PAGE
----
Avoid These Mistakes When Seeking a Mortgage

Q: We want to buy a bigger home and are bewildered by the mortgage process. How can we make this easier?

A: That’s a question that many people need answers to these days as they begin to house hunt. Stung by the mortgage crisis that ushered in the Great Recession of 2008-09, many would-be buyers have been hunkering down in their homes, putting off plans of buying a new home until the storm passes.

Now that the economy has improved somewhat and people are a bit more secure in their jobs, more are looking to buy homes before mortgage interest rates rise further after inching upward a little in recent months.

Of course, finding an affordable home you like is only half the battle. The other half is getting a suitable mortgage at a suitable cost. To help you succeed, here are some key errors and lapses that are important to avoid:
  • Failing to get pre-qualified for a mortgage. Pre-qualification simply involves giving some basic financial information to a lender – any lender, including one you might never use for your loan. You get him to send you a pre-qualification letter stating how much money he’d conditionally lend you after you go through the entire application process (provided your information proves accurate). You often can do this on the phone.

This is an important early step because you have to know your feasible home price range, and the amount you can borrow is an essential factor for this.

Also, taking this step before you start shopping increases your status as a buyer and can help you get a better price on the home as sellers compare the quality of offers in deciding whom to sell to, not just the price.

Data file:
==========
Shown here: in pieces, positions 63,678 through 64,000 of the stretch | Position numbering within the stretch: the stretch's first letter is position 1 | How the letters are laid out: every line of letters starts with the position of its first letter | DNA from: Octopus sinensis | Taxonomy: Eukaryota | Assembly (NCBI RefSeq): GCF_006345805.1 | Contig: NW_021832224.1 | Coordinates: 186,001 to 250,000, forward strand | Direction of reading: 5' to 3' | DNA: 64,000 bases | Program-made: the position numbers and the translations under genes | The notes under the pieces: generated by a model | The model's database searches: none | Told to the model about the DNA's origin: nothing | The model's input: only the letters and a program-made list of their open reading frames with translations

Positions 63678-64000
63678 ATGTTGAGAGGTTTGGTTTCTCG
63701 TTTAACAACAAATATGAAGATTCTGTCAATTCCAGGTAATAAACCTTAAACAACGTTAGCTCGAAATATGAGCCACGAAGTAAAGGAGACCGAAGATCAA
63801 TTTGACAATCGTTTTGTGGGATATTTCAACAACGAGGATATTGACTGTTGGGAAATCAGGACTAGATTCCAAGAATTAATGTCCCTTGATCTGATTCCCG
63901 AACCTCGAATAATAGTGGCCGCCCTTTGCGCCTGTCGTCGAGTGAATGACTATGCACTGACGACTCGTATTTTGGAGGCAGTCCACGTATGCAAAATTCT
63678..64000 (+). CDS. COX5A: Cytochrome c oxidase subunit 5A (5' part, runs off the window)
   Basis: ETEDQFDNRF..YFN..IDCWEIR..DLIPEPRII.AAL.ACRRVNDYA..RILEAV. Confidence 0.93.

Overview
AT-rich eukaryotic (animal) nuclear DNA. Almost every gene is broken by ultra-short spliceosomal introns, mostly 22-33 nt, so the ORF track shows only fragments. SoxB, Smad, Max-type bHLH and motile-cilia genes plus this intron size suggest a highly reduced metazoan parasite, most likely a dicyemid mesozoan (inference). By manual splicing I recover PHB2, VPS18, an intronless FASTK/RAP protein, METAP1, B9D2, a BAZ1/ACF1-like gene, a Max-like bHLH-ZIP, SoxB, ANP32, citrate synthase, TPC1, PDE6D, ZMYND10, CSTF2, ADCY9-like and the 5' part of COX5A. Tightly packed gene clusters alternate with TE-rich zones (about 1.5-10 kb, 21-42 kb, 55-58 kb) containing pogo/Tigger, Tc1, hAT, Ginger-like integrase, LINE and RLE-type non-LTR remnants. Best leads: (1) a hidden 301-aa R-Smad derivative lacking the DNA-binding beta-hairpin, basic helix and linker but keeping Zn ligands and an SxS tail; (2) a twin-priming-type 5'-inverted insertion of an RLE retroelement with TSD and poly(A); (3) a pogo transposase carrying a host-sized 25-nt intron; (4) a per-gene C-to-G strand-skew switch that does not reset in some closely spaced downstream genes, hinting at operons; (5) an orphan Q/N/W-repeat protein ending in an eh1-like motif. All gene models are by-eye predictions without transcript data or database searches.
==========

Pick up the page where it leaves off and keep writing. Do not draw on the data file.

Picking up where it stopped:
• Being short of cash for the down payment. Many borrowers put down 10 percent, but if you put down 20 percent or more, you can usually avoid private mortgage insurance, a whopping charge you pay monthly with your mortgage payment.
  • Not knowing your credit score, a key factor in how much of a mortgage you can get and the interest rate you’ll likely pay.
This affects your monthly payment and thus how much home you can afford. There are various websites that offer this information, the same basic information that lenders will get when they check your credit history.
You can obtain free copies of your credit report yearly at annualcreditreport.com. If your credit is weak, you can see from the report what you need to work on. If it’s strong, quoting your credit score to real estate agents can help distinguish you as a highly qualified buyer.
  • Failing to shop around for a mortgage. Most people get one mortgage quote – a huge mistake. You want to get quotes from multiple lenders.
The rates you’ll be offered might be all over the map. But don’t overdo it because each time your credit is checked, this puts a negative mark on your recent credit history. You can limit this damage by getting all quotes within 14 days.
  • Failing to understand the terms of mortgage loans that you’re offered. Reserve time to read through the reams of documents you’ll be asked to sign and some time to research the points you don’t understand.
Research online and talk to a legal professional. Leave no questions unanswered, and don’t blindly take the lender’s assurances about anything.
Also, have your attorney handle your closing as he or she can guide you through the process and answer questions about the mortgage documentation and contracts. Your attorney can advise you on the legitimacy – or lack of legitimacy – of the myriad fees that lenders slip into their contracts and which ones might be successfully negotiated away.
By avoiding these mistakes, you’ll go a long way toward securing a mortgage that’s well-priced and right for you.

Information contained herein has been obtained from sources considered reliable, but its accuracy and completeness are not guaranteed. It is not intended as the primary basis for financial planning or investment decisions and should not be construed as advice meeting the particular investment needs of any investor. This material has been prepared for information purposes only and is not a solicitation or an offer to buy any security or instrument or to participate in any trading strategy. Past performance is no guarantee of future results.

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